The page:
The Liwonde Magistrates Court has slapped a 28-year-old Esau Chikondi Billy and hid accomplices with a lengthy jail term for poaching rhinos in Liwonde National Parks.
The court convicted and sentenced Billy to 18 years imprisonment with hard labour (IHL) for killing a black rhinoceros with intentions of trafficking of its horn.
His two accomplices were handed a 10 and 8 years imprisonment sentence each.
Court documents indicate that the adult female black rhinoceros was discovered poached by rangers on the 13th of July in Liwonde National Park, which has been managed by African Parks, conservation non-profit, since 2015 in partnership with Malawi's Department of National Parks and Wildlife (DNPW).
After the carcass had been located, the rhinoceros' horns were subsequently found the same day in Billy's possession using tracking technology. His arrest was done by a joint operation that was undertaken by the wildlife investigation units in the Malawi Police Services and DNPW.
Billy and his accomplices were charged with entering into a protected area without authority, conveying a weapon into a protected area, killing a listed species, possession of a weapon and possession of rhino horn (possession and dealing in government trophies, namely of listed species).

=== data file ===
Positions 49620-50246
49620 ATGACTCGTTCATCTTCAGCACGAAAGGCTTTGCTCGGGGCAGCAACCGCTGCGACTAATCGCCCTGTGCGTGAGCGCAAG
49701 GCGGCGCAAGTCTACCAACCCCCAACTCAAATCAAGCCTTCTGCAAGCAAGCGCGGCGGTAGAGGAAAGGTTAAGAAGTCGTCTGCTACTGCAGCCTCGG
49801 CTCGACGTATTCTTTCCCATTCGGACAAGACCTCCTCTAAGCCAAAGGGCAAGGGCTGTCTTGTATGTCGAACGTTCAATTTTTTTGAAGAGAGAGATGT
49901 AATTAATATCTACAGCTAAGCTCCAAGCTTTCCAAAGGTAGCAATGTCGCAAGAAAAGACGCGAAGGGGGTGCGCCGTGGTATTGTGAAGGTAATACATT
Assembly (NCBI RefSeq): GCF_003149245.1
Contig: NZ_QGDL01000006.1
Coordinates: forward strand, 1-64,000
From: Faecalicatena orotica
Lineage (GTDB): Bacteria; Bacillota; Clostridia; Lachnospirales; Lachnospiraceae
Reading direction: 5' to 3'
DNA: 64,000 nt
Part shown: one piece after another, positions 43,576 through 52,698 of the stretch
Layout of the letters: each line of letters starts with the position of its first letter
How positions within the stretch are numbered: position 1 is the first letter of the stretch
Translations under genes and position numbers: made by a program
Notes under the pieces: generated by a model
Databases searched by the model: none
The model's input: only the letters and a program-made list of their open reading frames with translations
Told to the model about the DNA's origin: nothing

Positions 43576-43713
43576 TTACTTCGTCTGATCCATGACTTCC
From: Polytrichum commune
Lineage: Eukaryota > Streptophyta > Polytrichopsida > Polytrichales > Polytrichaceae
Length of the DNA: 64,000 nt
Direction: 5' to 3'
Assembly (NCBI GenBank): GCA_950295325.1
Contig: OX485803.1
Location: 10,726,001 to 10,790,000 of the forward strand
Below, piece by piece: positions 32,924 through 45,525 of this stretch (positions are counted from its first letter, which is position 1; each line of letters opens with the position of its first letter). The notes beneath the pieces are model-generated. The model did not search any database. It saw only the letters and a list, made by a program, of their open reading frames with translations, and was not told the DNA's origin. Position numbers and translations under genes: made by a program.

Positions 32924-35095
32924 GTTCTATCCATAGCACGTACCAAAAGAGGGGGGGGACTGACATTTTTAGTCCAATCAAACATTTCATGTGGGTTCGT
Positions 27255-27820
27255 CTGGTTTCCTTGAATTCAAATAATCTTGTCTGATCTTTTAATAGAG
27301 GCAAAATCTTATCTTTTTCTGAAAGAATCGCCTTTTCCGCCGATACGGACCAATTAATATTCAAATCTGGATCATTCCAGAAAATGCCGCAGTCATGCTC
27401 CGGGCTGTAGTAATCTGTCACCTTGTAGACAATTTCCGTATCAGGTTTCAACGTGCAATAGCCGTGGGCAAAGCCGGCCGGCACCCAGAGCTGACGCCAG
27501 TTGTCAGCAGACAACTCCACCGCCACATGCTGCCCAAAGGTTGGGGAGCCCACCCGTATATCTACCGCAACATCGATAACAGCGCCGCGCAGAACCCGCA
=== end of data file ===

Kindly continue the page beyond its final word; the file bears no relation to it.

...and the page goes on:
Magistrate Masoa Mphambe described the convicts as "enemies of the nation", and warned perpetrators of wildlife crimes not to be met with smiles in his court.
Director of the Department of National Parks and Wildlife, Brighton Kumchedwa said the successes of the case are reflective of our wider efforts and achievements in Malawi to crack down on wildlife crime.
"We now have a law enforcement and legal system that are serious about these offenses and protecting our country's wildlife, and we're proud that these have delivered swift justice," said Kumchedwa.
The new specialist wildlife investigation units in-country have made over 100 arrests of wildlife traffickers and traders since their recent establishment. Conviction rates have also increased dramatically as a result of the Lilongwe Wildlife Trust's wildlife justice programme, which has seen a 96% conviction rate and a total of 85 custodial sentences passed in 2017 to date.